It's not often that you hear a woman admit that she is perfectly happy with her body, and it's increasingly rare among young girls. But surely there was a time when female people, especially young female people, felt that way, right? Back before yogurt ads taught them food equals guilt and ice cream ads taught them dessert equals solace, someone had to feel that her body was okay as delivered, didn't she?
According to plus-size model Jennie Runk, there was such an era, in her life, at least, and since she's only 24, it was relatively recent.
Runk made headlines in May as the star of an online H&M swimwear campaign that made waves for not calling attention to the fact that the model pictured is plus-sized. The message was that a size 12 woman is fit and sexy enough to entice consumers to buy the swimsuits she's wearing, which is not something that usually gets communicated in swimwear ads. Amid the publicity that followed, Runk published an essay on the BBC emphasizing that plus-size doesn't equal fat and encouraging girls to see that "it's acceptable to be different."
This week 14-year-old blogger Georgia Luckhurst at SPARK, "a girl-fueled activist movement to demand an end to the sexualization of women and girls in media," asked Runk in an interview, "Was there ever a point in your life when you felt unhappy with your appearance? How did you overcome that feeling?" Runk's response is a refreshing reminder that girls aren't born hating the way they look -- they're socialized into it, and we don't have to participate in that socialization:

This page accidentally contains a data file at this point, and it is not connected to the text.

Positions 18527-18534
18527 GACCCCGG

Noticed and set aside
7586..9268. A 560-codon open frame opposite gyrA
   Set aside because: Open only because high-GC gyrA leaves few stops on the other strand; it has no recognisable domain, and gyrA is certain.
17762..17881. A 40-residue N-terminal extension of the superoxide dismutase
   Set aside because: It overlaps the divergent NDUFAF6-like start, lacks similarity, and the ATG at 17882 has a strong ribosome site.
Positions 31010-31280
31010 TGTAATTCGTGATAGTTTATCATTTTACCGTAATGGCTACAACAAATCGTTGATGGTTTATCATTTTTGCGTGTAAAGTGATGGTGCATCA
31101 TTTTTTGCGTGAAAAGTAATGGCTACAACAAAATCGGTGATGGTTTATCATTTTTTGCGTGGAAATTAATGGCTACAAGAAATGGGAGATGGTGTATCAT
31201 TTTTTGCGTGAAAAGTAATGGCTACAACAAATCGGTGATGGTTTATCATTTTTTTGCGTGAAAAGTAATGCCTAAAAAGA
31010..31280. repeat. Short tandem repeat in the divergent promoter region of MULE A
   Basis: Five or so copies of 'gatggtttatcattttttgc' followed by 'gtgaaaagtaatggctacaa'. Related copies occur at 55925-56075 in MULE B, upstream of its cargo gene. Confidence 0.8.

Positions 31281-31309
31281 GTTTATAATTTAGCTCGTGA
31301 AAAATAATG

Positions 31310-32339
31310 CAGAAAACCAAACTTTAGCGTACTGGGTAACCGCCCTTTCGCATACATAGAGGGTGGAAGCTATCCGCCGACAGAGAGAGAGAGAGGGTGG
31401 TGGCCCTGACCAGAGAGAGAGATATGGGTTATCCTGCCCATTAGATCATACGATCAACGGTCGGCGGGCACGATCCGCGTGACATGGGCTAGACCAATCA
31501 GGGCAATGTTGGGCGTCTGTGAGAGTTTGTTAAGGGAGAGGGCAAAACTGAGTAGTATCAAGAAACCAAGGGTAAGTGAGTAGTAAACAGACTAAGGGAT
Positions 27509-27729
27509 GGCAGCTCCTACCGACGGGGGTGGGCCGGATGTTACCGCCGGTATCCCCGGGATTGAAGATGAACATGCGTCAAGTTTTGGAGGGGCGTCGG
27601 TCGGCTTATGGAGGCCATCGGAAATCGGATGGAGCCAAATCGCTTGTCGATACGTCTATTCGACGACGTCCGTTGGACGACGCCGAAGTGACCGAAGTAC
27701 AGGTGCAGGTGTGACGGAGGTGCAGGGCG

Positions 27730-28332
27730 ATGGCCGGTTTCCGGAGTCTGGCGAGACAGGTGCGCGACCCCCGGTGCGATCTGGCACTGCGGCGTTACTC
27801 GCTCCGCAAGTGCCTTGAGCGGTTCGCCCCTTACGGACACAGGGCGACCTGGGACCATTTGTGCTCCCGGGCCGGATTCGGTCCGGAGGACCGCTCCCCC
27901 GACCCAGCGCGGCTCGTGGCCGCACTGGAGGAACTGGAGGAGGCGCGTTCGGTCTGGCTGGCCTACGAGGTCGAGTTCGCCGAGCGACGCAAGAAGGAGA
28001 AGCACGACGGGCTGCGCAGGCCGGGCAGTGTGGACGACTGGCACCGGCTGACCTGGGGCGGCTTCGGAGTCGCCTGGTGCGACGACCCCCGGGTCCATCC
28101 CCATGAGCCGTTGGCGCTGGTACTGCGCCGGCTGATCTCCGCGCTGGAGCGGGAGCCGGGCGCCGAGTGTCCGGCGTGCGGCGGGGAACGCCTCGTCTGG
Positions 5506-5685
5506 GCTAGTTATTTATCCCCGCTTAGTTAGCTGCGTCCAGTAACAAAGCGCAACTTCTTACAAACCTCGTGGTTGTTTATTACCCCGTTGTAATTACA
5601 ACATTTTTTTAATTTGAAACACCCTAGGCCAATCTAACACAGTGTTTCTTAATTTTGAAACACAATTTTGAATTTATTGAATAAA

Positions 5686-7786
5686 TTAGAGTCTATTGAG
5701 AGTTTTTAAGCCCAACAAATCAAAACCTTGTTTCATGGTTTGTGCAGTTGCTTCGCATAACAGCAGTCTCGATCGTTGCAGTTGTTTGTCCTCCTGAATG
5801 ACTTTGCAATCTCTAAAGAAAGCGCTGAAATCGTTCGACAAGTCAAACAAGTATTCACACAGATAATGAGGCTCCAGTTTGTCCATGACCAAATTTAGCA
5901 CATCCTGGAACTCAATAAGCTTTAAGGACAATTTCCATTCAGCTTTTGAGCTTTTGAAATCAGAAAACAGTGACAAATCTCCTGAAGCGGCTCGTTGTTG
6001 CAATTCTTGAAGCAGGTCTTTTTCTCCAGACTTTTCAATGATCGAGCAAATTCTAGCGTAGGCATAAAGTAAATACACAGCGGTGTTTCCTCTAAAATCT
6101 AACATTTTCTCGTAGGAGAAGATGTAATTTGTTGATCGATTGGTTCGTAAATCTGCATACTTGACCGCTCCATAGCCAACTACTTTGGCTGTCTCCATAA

I remember often feeling like I should be unhappy with my body, but it was confusing, because I never thought there was anything wrong with it until people started talking about it. My sister and I would have conversations about how many girls’ thighs seemed to be the size of our arms, or their waists were the size of one of our thighs. I had friends in school who were a foot shorter than myself, and a size 2, pinching their tiny bellies at lunch talking about how much weight they absolutely have to loose, because they’re really letting themselves go. At the time, I was wearing a size 8. When someone who is less than half your size calls herself fat, you end up questioning what you should be calling yourself. These kinds of conversations need to change.
If ever a sentence needed to be crocheted on pillows distributed to every teen girl's bedroom, plus locker rooms, sorority houses, random ladies rooms and tanning, hair and nail salons, it's, "I never thought there was anything wrong with my body."
Click over to SPARK to read Runk's thoughts on competitive thigh gaps, the modeling world and haters. Oh, and definitely, definitely don't miss the paragraph where she says this:
Be intelligent and kind. Be a person you would want to be friends with or fall in love with, and you’ll realize how silly it was to worry about your thighs in the first place. They are such a miniscule part of who you are.
Related on HuffPost:
After the media focused on her <a href="http://www.usmagazine.com/celebrity-body/news/lady-gaga-shows-off-25-pound-weight-gain-in-tight-outfit-2012229">alleged weight gain</a> in September 2012, Gaga hit back at critics by baring her body in photographs, sharing her struggles with an eating disorder, and inviting her fans to join her in a <a href="http://www.forbes.com/sites/melaniehaiken/2012/09/26/lady-gaga-puts-bulimia-and-body-image-on-the-table-in-a-big-way/">"body revolution."</a>